After more than a decade, Jeffrey Kent closes SubBasement Studios

City Paper

In paint-splattered, brown work boots, clean black jeans, and a black Andy Warhol T-shirt (neatly tucked in), Jeffrey Kent hops down a couple of steps into the main area of the dimly lit gallery. “Watch your step, everywhere in here,” he warns me.

After 11 years in this huge, high-ceilinged space below the basement of the fancy condominium The Atrium at Market Center, around the corner from Lexington Market, founder/artist Kent is set to close SubBasement Artist Studios near the end of this year when his lease runs out (no word yet of the owner’s plans for the space). Kent’s final exhibition will be up through Dec. 13 and there will be a reception with an artist talk and live music on Nov. 29 from 6 to 8 p.m.

SubBasement has provided huge studios for seven artists over the years, most recently Dre Britton, who also was part of a two-person exhibition, and has exhibited over 200 other artists. “To get good, you gotta do a lot of paintings, and you gotta have somewhere to do it,” Kent says. “There’s no doubt about that. And that’s why I’m very fortunate that I’ve had really great studio spaces.” Affordable space is one of the key reasons Kent has remained in his hometown.

In front of us hangs a brightly colored painting of a man wearing a hooded sweatshirt, with a red halo above him. The dense, high chroma of the red sweater almost consumes the whole figure, as it vibrates against the ultramarine-blue background. That same blue beads up over the figure—the effect of painting with acrylic on top of oil paint, one of the trademarks of Kent’s style.

“This particular exercise, I would call it, it came after when I moved here,” he says. “It’s the first series of paintings I did in this space.”

He started the series, called “Fashion, Trends, and Stereotypes,” after working on shaped canvases for which he used found wood for stretchers. “I decided that I would do fashion illustrations on canvas,” he says. “But I wanted them to be more than just fashion illustrations on canvas. And so then what I decided to do was investigate stereotypes and fashion. And it’s informed by how we, myself included, judge people based on what their outer appearance is, not knowing their inner peace or inner personality. We immediately judge people based on what they’re wearing.” It’s impossible not to think about Trayvon Martin, Michael Brown, and the countless others whom cops and civilians alike have judged, brutalized, and killed based at least partly on appearance. “This is a series I did in 2004, and now that’s so poignant in today’s society, 10 years later.” Kent speaks clearly and systematically when he describes his work—one step leads to another, as he builds layers of meaning and paint.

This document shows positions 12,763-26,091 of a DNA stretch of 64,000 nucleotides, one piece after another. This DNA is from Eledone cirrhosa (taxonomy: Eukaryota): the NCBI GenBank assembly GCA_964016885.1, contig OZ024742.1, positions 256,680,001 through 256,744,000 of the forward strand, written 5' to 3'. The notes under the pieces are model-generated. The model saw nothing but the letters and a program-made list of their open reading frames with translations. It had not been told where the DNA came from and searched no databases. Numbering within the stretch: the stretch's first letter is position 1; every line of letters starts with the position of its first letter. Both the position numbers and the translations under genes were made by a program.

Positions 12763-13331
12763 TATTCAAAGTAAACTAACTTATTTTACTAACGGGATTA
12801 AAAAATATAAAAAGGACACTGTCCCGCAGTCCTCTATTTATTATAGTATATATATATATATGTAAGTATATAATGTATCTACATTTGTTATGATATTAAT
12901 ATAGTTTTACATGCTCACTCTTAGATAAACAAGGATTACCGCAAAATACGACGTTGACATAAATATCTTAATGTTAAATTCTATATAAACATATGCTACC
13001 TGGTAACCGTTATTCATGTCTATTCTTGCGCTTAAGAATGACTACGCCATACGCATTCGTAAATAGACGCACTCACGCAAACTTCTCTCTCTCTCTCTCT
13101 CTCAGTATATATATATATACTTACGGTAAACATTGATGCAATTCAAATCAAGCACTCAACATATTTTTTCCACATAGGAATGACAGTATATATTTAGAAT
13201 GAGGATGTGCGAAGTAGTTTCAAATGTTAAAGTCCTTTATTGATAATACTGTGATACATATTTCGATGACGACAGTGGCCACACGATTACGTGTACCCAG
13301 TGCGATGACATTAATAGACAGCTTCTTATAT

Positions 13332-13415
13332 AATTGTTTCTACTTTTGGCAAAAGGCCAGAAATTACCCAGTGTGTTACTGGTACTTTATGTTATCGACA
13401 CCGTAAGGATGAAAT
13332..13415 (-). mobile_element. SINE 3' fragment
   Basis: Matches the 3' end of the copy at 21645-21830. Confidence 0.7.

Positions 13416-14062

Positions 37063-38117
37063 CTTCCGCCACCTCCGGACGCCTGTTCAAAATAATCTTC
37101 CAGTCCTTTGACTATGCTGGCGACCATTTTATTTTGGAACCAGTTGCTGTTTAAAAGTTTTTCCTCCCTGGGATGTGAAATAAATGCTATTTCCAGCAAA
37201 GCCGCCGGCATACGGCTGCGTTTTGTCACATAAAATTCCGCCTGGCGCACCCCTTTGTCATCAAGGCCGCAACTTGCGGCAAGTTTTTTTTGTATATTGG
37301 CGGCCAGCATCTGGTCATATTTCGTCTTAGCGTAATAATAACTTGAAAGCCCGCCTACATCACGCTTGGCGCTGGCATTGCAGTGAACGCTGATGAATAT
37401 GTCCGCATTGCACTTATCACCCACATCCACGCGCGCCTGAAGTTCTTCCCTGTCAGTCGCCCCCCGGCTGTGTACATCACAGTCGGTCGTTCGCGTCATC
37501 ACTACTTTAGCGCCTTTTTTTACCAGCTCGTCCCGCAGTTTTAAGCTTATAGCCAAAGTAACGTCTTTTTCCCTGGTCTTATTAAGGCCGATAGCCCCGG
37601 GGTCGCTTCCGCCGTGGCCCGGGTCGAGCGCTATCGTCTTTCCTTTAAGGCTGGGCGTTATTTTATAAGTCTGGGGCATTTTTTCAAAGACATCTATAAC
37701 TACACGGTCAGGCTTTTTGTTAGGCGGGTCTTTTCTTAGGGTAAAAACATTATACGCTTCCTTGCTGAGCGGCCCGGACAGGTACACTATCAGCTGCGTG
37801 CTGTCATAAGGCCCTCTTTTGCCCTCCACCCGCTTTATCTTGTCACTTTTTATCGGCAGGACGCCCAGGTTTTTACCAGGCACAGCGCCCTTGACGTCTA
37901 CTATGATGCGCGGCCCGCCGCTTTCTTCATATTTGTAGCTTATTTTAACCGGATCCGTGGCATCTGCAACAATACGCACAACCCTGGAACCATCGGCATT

Kent’s paintings tend to start with a technical impulse, an experiment with techniques and materials. “I’ve always wanted to paint words with precision. And be concise. And that’s how this came about,” he says, pointing to a small, simple, dark painting of the word “concise” rendered in block letters. Way across the gallery, hanging on the opposite wall, is an earlier work with a similar intent but a different process: the word “colored” (which is written backward), surrounded by an opaque orange, with the American flag mapped onto the text. This painting was done in response to Obama’s presidential run in 2008 and the country’s fear of a black president. These text paintings recall Ed Ruscha’s experiments with language, text, and color, but with more of a focus toward society and political issues—in a manner reminiscent of Jean-Michel Basquiat.

Closer to us, a large horizontal canvas is propped up on Styrofoam blocks. From a fiery orange glaze emerges the word “fearfull,” which is, again, backward—but I hardly notice this pattern. After just a few minutes of looking at the writing in his paintings, I accept this logic, internalize it, and move on. Kent lights up when he recalls what led him to this style—a critique he got when he was in MICA’s graduate painting program in 2008. “It’s really specific, and it’s really concise, and it [relates to] the whole meaning of going over the flag and defacing the flag,” he recalls. “I painted the flag, and then I painted over the flag. So there’s a flag under this one. And I exposed the word fearfull,” with an extra L for emphasis. The word also sprang up during the ’08 elections and he painted it, he says, because the Republicans “kept bringing up 9/11, [saying] ‘you have to vote for us because we protected you during 9/11!’”